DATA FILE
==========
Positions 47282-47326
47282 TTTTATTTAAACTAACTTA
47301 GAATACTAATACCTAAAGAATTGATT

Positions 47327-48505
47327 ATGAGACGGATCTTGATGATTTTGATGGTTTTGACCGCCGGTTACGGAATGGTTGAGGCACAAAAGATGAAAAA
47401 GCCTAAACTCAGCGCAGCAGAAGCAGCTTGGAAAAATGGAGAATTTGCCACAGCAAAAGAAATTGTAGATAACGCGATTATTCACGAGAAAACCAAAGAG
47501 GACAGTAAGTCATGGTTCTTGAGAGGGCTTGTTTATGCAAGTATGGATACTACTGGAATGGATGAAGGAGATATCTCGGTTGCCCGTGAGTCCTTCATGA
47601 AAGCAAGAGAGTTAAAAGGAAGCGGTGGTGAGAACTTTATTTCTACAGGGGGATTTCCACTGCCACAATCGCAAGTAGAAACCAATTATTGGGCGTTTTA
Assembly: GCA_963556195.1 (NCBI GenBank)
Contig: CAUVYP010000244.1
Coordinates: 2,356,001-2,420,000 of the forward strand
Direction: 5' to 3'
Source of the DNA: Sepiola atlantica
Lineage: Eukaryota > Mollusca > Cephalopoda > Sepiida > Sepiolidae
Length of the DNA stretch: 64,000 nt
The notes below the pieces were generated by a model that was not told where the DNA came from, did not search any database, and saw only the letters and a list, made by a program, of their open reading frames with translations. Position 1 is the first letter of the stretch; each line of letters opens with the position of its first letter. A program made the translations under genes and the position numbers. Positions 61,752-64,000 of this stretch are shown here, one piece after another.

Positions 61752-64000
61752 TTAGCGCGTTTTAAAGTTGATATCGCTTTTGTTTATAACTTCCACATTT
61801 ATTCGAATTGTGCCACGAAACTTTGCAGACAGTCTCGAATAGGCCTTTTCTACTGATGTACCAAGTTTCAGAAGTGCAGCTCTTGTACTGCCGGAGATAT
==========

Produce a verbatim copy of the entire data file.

Positions 47282-47326
47282 TTTTATTTAAACTAACTTA
47301 GAATACTAATACCTAAAGAATTGATT

Positions 47327-48505
47327 ATGAGACGGATCTTGATGATTTTGATGGTTTTGACCGCCGGTTACGGAATGGTTGAGGCACAAAAGATGAAAAA
47401 GCCTAAACTCAGCGCAGCAGAAGCAGCTTGGAAAAATGGAGAATTTGCCACAGCAAAAGAAATTGTAGATAACGCGATTATTCACGAGAAAACCAAAGAG
47501 GACAGTAAGTCATGGTTCTTGAGAGGGCTTGTTTATGCAAGTATGGATACTACTGGAATGGATGAAGGAGATATCTCGGTTGCCCGTGAGTCCTTCATGA
47601 AAGCAAGAGAGTTAAAAGGAAGCGGTGGTGAGAACTTTATTTCTACAGGGGGATTTCCACTGCCACAATCGCAAGTAGAAACCAATTATTGGGCGTTTTA
Assembly: GCA_963556195.1 (NCBI GenBank)
Contig: CAUVYP010000244.1
Coordinates: 2,356,001-2,420,000 of the forward strand
Direction: 5' to 3'
Source of the DNA: Sepiola atlantica
Lineage: Eukaryota > Mollusca > Cephalopoda > Sepiida > Sepiolidae
Length of the DNA stretch: 64,000 nt
The notes below the pieces were generated by a model that was not told where the DNA came from, did not search any database, and saw only the letters and a list, made by a program, of their open reading frames with translations. Position 1 is the first letter of the stretch; each line of letters opens with the position of its first letter. A program made the translations under genes and the position numbers. Positions 61,752-64,000 of this stretch are shown here, one piece after another.

Positions 61752-64000
61752 TTAGCGCGTTTTAAAGTTGATATCGCTTTTGTTTATAACTTCCACATTT
61801 ATTCGAATTGTGCCACGAAACTTTGCAGACAGTCTCGAATAGGCCTTTTCTACTGATGTACCAAGTTTCAGAAGTGCAGCTCTTGTACTGCCGGAGATAT